I’m in the midst of researching Charles Schulz, and am reading Schulz and Peanuts: A Biography, by David Michaelis (Harper 2007). And have been thinking about how much I gravitated to the biography shelf as a kid in the library. I remember being inspired and excited by reading about others’ lives then. But as an adult, I read a biography and it’s always unsettling to some degree. Disequilibrium. A positive, really.
What is most standing out for me in this work is Schulz as an artist and in this there’s something I recognize, even while this same in him is exactly what is unsettling.
The passages that describe his work ethic–sitting, working daily–and his pleasure and tension in that, I find myself re-reading. Page 372: “He had an absolute faith in his craft, at the core of which was the belief that “a professional cartoonist has to have the ability to take a blank sheet of paper and out of absolutely nothing come up with an idea within five or ten minutes. If you can’t deliberately do that, then you’re never going to make it. You just have to be able to do it cold bloodedly.”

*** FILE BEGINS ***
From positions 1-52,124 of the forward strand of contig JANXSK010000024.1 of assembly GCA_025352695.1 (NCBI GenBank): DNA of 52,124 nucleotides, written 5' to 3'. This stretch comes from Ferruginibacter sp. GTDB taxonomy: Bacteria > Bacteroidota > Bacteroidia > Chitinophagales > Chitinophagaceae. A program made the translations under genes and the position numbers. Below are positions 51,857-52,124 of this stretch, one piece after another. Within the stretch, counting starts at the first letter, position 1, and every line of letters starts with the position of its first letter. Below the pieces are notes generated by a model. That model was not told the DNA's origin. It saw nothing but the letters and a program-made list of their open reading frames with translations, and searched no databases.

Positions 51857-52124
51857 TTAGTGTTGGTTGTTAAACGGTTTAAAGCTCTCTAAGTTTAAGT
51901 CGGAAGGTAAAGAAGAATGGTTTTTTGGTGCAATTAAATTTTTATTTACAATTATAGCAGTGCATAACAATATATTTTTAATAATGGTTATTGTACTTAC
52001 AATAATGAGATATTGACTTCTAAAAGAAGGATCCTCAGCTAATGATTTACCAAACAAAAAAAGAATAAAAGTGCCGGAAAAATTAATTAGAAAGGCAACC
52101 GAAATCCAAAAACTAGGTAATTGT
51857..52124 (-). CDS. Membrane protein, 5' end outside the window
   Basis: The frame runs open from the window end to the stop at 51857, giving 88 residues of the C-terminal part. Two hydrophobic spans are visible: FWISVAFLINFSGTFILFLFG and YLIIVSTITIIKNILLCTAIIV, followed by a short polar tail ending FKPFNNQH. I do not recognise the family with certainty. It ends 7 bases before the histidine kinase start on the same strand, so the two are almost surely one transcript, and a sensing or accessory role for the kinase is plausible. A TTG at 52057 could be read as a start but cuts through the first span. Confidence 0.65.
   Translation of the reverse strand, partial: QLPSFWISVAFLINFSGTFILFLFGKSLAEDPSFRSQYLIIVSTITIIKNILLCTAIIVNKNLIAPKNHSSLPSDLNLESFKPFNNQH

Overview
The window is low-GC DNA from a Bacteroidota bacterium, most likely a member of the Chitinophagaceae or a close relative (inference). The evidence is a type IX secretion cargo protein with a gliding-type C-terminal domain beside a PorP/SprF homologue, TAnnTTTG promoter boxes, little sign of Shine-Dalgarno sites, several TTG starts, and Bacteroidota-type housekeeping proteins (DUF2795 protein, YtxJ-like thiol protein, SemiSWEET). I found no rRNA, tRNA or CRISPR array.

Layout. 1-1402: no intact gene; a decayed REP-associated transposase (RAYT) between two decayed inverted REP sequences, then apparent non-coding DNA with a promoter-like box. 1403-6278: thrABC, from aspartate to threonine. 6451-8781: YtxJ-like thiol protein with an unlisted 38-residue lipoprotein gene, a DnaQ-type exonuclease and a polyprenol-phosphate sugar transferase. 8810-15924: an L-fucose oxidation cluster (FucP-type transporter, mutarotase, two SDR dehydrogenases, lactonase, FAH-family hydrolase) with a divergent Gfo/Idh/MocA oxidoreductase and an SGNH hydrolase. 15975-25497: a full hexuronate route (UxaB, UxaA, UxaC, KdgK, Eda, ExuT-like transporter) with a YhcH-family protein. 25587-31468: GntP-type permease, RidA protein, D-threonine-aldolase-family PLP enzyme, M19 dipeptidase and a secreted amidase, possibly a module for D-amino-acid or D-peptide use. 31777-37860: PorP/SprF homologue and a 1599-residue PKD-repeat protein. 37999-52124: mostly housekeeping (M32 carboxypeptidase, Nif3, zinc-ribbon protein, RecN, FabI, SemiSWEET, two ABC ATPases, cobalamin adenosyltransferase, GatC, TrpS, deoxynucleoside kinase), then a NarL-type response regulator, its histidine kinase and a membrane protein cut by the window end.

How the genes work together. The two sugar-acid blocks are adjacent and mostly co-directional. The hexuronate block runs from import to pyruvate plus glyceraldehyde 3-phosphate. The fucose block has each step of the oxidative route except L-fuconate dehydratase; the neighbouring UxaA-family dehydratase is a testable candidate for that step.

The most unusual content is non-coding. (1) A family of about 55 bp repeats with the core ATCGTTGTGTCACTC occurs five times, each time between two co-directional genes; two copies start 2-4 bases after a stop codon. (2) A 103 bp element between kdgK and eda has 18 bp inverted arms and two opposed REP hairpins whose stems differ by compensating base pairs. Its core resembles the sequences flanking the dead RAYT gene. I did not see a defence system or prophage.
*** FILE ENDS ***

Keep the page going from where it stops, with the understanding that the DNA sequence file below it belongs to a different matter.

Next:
The phrase ‘cold bloodedly’ is interesting. There is always a type of detachment about certain decisions I make as a writer–and so much of writing is that: decisions. There are multiple points in a novel when I make a choice and am left with “the path not taken” and having to detach myself…but of course, it is balanced by commitment to the path taken. Commit to the idea at hand, and pull it out into the light of day. Let it gulp for air and begin to speak. Sometimes it surprises with its words.
Oh, and it’s my 45th birthday today. I think it’s going to be the most interesting year of my life. So far…